In biology, a holotype is the single example (either a physical specimen or an illustration) that is used to define a taxon (such as species or sub-species). Any examples of the taxon that are not the holotype but are used in the initial description of the species are referred to as paratypes. The holotype plus the paratypes are collectively know as a type series.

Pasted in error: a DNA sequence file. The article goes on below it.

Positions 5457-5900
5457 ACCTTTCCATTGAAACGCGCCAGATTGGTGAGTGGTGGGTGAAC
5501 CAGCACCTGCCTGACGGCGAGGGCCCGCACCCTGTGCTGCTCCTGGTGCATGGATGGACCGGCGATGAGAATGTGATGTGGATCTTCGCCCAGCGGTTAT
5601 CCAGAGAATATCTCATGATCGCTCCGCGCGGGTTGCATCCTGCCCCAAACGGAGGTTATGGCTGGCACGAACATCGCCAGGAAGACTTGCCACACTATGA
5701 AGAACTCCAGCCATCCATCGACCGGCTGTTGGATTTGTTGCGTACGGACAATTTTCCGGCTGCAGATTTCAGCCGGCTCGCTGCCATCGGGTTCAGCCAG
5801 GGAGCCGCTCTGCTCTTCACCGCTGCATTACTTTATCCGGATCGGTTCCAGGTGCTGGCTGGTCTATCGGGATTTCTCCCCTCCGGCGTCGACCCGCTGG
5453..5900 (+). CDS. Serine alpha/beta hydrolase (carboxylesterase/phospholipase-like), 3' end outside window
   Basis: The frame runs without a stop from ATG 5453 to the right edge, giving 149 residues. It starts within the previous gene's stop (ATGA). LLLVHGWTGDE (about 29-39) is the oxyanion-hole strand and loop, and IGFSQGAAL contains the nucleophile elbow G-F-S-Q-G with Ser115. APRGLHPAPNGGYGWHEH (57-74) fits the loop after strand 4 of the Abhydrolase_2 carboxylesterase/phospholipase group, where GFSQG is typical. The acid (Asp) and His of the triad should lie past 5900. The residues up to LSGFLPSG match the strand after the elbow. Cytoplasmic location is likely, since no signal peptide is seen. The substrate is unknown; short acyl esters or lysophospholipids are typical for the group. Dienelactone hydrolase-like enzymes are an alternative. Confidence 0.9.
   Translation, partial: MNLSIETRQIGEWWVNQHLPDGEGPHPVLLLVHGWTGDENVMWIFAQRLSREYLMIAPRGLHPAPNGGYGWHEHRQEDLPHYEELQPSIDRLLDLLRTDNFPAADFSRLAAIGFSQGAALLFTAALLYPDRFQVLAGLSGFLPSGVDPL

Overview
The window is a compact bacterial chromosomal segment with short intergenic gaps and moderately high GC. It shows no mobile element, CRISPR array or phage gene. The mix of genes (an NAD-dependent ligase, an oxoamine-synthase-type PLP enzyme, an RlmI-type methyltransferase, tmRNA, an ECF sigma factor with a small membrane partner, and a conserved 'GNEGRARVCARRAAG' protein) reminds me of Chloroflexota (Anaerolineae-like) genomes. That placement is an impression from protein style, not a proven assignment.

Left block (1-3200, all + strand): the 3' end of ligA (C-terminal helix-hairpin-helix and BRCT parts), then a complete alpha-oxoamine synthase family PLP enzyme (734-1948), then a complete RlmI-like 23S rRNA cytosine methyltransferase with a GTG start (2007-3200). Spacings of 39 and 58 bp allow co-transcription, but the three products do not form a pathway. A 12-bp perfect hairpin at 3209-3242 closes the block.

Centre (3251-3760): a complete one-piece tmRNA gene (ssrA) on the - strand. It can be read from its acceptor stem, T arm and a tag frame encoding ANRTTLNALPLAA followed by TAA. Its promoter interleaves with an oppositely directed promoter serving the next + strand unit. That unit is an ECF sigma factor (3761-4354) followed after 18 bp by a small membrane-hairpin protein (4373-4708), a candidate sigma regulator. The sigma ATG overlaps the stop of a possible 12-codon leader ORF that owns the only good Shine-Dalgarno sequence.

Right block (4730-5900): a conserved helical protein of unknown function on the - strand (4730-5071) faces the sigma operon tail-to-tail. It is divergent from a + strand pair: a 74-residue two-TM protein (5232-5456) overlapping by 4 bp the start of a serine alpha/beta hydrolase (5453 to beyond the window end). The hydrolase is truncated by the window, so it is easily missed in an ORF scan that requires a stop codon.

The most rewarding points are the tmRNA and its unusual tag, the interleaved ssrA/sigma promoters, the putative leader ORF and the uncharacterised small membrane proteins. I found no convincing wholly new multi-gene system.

The paratype may include some variations on the species form, but is is different from the allotype, the specimen that exemplifies the opposite sex of the holotype. Paratypes may include variations in coloration, age, or seasonal changes, or may simply provide evidence that the holotype really is a central example of the new species.


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